ARS Technica’s John Timmons considers the research of Christopher A. Parsons, Johan Sulaeman, Michael C. Yates and Daniel S. Hamermesh, and their June 2011 study, “Strike Three: Discrimination, Incentives, and Evaluation”. In their published report, the quartet compared the racial backgrounds of MLB pitchers and umpires to try and determine whether or not the ethnicity of one might impact the calls of the latter. Their findings? In Timmons’ summation, “a subtle bias that went away when the umpires thought someone was watching them,”, that someone being QuesTec.
In its simplest form, when an umpire was from the same ethnic group as the pitcher, they were more likely to call a pitch a strike, at least at a ball park that was not equipped with a QuesTec monitor. When the same analysis was performed at a QuesTec game, the probability that a pitch would be called a strike when there was matching pitcher/ump ethnicity dropped by a full percent—”more than offsetting the favoritism shown by umpires when QuesTec does not monitor them.” This was specific to pitchers, as running the same analysis with the catcher and the batter showed no statistically significant differences.
It wasn’t just the presence of the automated system, though, as the authors found that any situation that would lead to heightened attention on the umpire changed the ball/strike calls. These included having more fans in the stands, and pitches that were more likely to be decisive (the pitcher had thrown three balls or two strikes, meaning the next pitch could end the at-bat). Most of the effects were very small, but the authors note that, in rare edge cases, they could add up. “One can construct specific examples where the estimated direct effect is fairly large,” they write. “A black pitcher throwing a nonterminal pitch in the early innings of poorly attended games in a non-QuesTec ballpark gains over 6 percentage points by matching [the umpire’s ethnicity] (41.4 versus 35.2 percent called strikes).”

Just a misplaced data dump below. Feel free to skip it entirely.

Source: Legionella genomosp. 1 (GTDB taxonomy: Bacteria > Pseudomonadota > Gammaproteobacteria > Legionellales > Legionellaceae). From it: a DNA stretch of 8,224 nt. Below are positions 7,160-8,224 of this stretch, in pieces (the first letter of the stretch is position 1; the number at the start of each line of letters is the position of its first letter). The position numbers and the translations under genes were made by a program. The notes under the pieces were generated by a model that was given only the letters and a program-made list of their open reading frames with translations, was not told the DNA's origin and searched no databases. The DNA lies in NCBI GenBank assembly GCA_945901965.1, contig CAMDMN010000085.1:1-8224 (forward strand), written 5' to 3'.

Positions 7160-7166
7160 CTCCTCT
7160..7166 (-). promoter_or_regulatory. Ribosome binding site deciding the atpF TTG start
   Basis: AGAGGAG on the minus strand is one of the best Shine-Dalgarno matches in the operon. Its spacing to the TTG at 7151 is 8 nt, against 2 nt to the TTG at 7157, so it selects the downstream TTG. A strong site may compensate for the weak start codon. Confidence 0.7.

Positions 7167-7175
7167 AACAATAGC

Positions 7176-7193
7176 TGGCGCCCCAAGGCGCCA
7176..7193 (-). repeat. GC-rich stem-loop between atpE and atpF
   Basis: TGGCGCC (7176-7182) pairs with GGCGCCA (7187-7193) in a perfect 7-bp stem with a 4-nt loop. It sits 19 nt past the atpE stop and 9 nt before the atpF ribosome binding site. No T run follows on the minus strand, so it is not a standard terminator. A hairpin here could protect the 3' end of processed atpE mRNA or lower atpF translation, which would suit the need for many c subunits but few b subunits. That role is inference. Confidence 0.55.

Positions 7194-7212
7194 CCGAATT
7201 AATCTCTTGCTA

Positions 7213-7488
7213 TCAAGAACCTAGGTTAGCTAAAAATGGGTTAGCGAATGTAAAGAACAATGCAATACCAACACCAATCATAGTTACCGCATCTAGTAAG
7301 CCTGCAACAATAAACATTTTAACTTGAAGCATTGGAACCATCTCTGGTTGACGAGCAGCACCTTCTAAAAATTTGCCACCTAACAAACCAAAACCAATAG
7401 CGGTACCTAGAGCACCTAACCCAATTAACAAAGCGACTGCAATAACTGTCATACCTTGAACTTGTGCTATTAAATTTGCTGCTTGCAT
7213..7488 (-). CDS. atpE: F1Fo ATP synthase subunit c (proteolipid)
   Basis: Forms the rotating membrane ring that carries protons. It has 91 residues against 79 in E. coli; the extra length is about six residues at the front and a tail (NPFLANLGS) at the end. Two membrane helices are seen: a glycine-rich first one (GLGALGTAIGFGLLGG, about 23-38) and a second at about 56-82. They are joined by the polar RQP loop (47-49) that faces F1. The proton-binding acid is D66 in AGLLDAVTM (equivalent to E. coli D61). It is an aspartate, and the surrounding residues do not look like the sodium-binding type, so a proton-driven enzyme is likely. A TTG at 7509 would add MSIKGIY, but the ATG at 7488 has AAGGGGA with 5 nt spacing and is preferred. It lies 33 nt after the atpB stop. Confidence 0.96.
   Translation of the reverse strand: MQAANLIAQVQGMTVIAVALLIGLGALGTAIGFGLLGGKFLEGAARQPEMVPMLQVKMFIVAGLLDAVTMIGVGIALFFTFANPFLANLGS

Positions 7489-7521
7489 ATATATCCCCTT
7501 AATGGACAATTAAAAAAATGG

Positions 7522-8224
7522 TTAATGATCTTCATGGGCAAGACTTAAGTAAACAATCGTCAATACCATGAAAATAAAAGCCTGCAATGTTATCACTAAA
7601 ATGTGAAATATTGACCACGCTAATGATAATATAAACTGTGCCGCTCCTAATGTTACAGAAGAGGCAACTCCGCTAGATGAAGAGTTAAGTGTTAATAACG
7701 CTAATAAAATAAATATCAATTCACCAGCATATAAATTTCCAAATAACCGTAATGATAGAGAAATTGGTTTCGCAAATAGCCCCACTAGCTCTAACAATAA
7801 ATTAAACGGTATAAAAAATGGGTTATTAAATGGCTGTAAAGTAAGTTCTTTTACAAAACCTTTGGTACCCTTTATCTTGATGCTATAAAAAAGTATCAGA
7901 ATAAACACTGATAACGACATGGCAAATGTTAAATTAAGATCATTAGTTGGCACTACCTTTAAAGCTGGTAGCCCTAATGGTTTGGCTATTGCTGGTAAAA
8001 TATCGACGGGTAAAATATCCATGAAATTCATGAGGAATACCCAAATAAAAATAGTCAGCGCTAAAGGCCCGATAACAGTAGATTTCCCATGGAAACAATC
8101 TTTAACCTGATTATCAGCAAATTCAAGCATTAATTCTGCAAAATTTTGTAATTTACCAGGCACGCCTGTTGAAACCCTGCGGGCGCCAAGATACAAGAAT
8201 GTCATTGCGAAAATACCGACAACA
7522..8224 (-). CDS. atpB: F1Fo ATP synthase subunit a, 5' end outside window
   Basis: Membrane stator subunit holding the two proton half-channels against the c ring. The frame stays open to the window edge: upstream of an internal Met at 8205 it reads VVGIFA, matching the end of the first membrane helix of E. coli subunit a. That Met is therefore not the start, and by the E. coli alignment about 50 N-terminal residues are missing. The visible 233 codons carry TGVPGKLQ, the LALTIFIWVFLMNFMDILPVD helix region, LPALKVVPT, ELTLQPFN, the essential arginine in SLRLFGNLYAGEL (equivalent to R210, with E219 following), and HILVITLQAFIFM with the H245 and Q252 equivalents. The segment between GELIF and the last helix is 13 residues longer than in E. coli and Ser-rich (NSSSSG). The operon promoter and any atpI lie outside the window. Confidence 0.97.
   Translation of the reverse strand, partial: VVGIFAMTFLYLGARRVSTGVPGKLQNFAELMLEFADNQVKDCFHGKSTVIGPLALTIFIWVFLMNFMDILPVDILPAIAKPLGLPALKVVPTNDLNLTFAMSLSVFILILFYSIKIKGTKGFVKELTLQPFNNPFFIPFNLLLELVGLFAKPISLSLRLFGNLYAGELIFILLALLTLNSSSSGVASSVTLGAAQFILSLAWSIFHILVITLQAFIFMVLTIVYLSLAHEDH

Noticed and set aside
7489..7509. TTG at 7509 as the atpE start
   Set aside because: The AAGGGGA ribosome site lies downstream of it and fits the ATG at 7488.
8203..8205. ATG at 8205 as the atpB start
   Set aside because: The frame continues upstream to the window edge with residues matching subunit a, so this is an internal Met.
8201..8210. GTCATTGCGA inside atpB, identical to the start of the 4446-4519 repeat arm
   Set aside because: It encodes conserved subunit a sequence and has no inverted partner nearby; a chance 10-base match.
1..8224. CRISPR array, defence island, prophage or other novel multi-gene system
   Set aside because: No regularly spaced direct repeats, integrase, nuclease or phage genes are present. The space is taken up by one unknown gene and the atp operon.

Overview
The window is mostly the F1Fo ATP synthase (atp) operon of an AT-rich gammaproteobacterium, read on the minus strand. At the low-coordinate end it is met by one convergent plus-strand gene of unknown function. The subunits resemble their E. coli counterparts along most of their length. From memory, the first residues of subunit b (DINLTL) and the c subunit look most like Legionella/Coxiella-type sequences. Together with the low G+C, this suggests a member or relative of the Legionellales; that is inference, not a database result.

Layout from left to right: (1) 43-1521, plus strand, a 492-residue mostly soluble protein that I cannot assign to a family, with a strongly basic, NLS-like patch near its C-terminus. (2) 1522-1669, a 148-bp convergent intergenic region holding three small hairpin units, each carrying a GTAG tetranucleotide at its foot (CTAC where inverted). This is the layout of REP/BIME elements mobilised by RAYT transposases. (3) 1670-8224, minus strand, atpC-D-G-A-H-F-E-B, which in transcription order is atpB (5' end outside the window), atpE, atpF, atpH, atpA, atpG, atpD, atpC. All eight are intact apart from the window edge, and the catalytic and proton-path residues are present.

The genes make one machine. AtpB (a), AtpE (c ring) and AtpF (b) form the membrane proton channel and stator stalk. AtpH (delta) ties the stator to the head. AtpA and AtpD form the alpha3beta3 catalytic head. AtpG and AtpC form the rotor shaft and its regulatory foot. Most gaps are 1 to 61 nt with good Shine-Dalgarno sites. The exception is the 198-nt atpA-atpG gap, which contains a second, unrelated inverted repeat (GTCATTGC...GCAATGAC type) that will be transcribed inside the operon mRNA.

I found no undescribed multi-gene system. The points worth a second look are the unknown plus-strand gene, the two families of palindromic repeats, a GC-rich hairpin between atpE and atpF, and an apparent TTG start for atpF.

There were some variations in the numbers; for example, minority pitchers tend to have fewer pitches called as strikes even by umpires from the same ethnic group, and this effect is actually enhanced by QuesTec monitoring. And white umpires tended to call balls and strikes for minority pitchers about equally regardless of whether they were monitored—but this rate was about a full percentage below the number of strikes they called for white pitchers.
One interesting effect suggests that this bias might either go away with experience, or that major league baseball was aware of it on some level: the 18 most senior umpires that act as crew chiefs showed no indication of bias.